Carter outlines proposals
for hoped-for second term
ABILENE, Texas (AP)-President national health insurance program
Carter, in what was billed as a major Carter promised in his 1976 campaign.
speech, laid out his plans and priorities The only other domestic goal the
yesterday for a hoped-for second term. president mentioned was ratification of
In the domestic area, Carter said he the Equal Rights Amendment.
hopes "to lead the economic
revitalization effort that I have THE PRESIDENT'S foreign policy
proposed-to increase the productivity message was to continue his efforts to
of our economy and sharpen our Achieve peace through strength- and
technological edge in the world market nuclear arms control.
place. Carter said he would seek to
"THIS IS THE only way to fight in- strengthen U.S. military presence in
flation and put millions more the strategic Persian Gulf region, pur-
Americans to work in new jobs, in new sue Arab-Israeli peace and build on the
industries, and in newly modernized in- good relations he said he had
dustries," he said. established in the Third World, an
In the speech, prepared for delivery achievement he called "one of the least
at a political rally here during a five- noticed. . . and one of the most impor-
city tour of Texas, Carter said he would tant" of the past four years.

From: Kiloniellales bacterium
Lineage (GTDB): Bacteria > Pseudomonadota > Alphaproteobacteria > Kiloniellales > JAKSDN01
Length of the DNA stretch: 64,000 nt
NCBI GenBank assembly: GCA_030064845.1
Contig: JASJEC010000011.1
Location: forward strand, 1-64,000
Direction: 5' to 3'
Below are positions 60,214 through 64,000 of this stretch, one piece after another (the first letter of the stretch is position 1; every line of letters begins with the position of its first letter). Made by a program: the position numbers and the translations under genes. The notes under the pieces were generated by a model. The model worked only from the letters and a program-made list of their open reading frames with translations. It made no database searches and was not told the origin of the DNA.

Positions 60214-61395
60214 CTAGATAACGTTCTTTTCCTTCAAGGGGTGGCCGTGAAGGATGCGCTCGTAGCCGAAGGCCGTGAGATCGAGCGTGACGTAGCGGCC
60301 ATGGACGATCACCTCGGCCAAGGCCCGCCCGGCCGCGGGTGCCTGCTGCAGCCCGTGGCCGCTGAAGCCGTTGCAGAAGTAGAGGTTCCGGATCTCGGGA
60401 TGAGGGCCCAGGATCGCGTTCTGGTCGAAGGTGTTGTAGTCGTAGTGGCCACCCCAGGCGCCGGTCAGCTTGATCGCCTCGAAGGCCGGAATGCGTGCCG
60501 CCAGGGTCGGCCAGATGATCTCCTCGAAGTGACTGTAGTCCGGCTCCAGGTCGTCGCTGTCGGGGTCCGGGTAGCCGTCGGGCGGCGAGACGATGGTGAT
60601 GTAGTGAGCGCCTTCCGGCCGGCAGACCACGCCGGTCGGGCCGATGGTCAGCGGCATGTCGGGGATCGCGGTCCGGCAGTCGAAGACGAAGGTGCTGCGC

"tackle and solve" the environmental Stewart Eizenstat, the chief issues
problems created by toxic wastes. He adviser traveling with Carter in the
also pledged to give top priority to hectic final days of the campaign,
passage of his proposed national health, described the text as "what the
plan, a sharply curtailed substitute for president considers to be a major
the universal and comprehensive speech."
Compiled from Associated Press and
United Press International reports
Iraq ready to negotiate as
Persian Gulf war continues
BEIRUT, Lebanon-Fighting intensified around Abadan yesterday and
Iran claimed it stymied an Iraqi assault on its besieged refinery city and
Official reports from both nations listed skirmishes and engagements all
along the 300-mile war front that divides Persian Iran and Arab Iraq, but
none of the reports could be independently confirmed.
Iraqi Foreign Minister Saadoun Hammadi was quoted by a Kuwaiti
newspaper as saying Iraq had "recovered its territories and waters in the
Shatt al-Arab"-the disputed estuary that provides Iraq with its only outlet
to the Persian Gulf-and was ready to negotiate.
"We are now ready to negotiate, but will never make any territorial or
offshore concession," Hammadi said, according to the newspaper Al Qabas.
His statement indicated Iraq wants to keep the entire 60-mile Iranian
coastline on the Shatt al-Arab, which it has overrun since the war began Sep-
Civiletti may have lied to
reporters in Billy affair
WASHINGTON-Attorney General Benjamin Civiletti may have inten-
tionally deceived reporters when he said he had not talked to President Car-
ter about the Billy Carter-Libya case, according to a Justice Department
report released yesterday.